The ICU at Baton Rouge General's Bluebonnet Campus has doubled in size over the last few weeks to accommodate a surge in coronavirus patients, but a shortage of critical care nurses has limited that expansion — and left the hospital with zero available ICU beds as of Wednesday morning.
The hospital has plenty of physical resources — like beds, ventilators and IV pumps — to expand its capacity. But critically ill patients in the ICU require intense around-the-clock care, and without specially trained nurses on hand to offer that care, hospitals are limited in how many patients they can take in.
To meet the demand, hospitals like Baton Rouge General are gradually closing their operating rooms and limiting elective procedures, freeing up registered nurses to work alongside critical care nurses in the ICU.
"It's a struggle on each shift to find someone to fill a spot, and each time I add a bed in the ICU, I'm stealing a resource from another part of the hospital," said Dr. Stephen Brierre, a pulmonologist who specializes in critical care at Baton Rouge General's Bluebonnet Campus.
Hospitals across the state are now facing similar challenges as staffing shortages are compounded with a surge in coronavirus cases. Our Lady of the Lake Regional Medical Center in Baton Rouge — one of the state's largest hospitals — was down to just two available ICU beds Wednesday and is in the midst of a two-week pause on non-emergency surgeries that require an inpatient bed.
The Louisiana Department of Health reported Wednesday that the Baton Rouge region had 195 ICU beds in use and 35 beds available, 14 of which are pediatric ICU beds that can be used for adult patients if necessary.
Brierre in more normal times works one week on and one week off. He's now working every day, with no breaks and no weekends. His colleagues are weary but dedicated and working an incredible amount of overtime.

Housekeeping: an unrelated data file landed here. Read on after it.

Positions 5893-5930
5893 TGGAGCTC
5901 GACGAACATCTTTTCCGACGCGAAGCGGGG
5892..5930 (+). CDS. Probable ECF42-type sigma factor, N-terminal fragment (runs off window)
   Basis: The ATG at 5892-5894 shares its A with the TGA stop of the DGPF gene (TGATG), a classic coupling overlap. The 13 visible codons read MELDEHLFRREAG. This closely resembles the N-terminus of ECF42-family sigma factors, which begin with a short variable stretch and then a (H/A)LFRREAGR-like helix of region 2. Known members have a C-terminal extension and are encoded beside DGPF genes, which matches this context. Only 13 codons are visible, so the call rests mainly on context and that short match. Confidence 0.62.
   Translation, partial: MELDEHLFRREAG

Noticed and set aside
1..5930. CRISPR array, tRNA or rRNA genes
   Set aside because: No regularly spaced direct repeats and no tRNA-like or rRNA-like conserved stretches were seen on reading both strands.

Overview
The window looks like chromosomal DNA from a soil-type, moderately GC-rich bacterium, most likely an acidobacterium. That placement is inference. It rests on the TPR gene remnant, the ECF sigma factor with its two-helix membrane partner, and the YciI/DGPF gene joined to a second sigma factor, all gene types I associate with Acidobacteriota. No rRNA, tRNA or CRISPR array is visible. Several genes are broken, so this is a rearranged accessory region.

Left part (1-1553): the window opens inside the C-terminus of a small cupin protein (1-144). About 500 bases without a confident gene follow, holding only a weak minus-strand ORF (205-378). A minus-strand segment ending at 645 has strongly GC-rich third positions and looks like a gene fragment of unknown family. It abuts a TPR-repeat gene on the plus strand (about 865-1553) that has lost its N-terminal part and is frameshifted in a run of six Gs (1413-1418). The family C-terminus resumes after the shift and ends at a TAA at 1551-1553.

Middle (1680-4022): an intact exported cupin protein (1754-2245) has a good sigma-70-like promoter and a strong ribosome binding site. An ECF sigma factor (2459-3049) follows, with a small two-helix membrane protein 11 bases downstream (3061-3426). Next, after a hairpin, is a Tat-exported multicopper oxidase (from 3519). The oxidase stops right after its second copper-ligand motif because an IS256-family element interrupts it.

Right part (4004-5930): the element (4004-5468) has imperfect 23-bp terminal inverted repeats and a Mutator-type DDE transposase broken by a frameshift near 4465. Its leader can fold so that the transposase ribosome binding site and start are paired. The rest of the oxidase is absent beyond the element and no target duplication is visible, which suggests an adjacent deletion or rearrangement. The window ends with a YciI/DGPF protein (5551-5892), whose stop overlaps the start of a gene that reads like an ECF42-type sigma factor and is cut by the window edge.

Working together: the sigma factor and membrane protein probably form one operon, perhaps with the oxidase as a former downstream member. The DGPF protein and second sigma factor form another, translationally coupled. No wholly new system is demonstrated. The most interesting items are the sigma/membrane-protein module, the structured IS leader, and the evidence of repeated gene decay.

“We are using everything we have to take care of as many patients as we can, and we are stretched, but we will keep doing it and we won’t stop," Brierre said.
Staffing ICUs was easier at the start of the pandemic, when Louisiana was one of a handful of coronavirus hotspots nationwide. With less demand, Baton Rouge's hospitals could offer competitive wages to fly-in travel nurses, and when the virus briefly subsided in June, many moved on to other hard-hit areas.
Now, with larger states like Texas, Florida and Arizona facing their own coronavirus surge, there's a "price war" for contract nurses — with some providers offering nurses upwards of $150 an hour. That's a price point Baton Rouge's hospitals can't keep up with, Brierre said.
The rapid spread of the coronavirus throughout the community has also meant hospital staff are more vulnerable to contracting the virus when they're off shift. Baton Rouge General has seven ICU nurses out sick with the virus and ineligible to work for at least 10 days.
"You can get the coronavirus at the grocery stores just like you can get it working in the ICU," Brierre said.
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When patients are admitted to the ICU, they're effectively on "life support" and are in need of an inordinate amount of care from nursing staff. There's typically one nurse on-hand for every two patients, though that may shift to a one-to-one ratio if a patient is at a high risk of death, Brierre said.
At the peak of the pandemic in late April and early May, Baton Rouge General's Bluebonnet Campus was able to accommodate 68 patients in its ICU. That meant the hospital had at least 34 critical care nurses on staff tending to the patients.
With fewer staff available now, the hospital has reached its limit at 40 patients in its ICU, though it's continuing to flex its resources and close other parts of the hospital to make space for additional patients.
Our Lady of the Lake and Baton Rouge General have both in recent days stopped accepting patient transfers from other hospitals. That's placed some rural providers that don't have ICUs or specialty services in a bind.
Chad Olinde, the chief executive officer of Pointe Coupee General Hospital, said they're now spending longer on the phone reaching out to hospitals in Lafayette, Covington and Alexandria that are willing to accept their patients.
Doctors warn that if the public ignores social distancing measures and thus hospitalizations increase, medical centers may have to halt all elective procedures, as was the case in the spring. That could mean delaying surgeries and preventative wellness checks.
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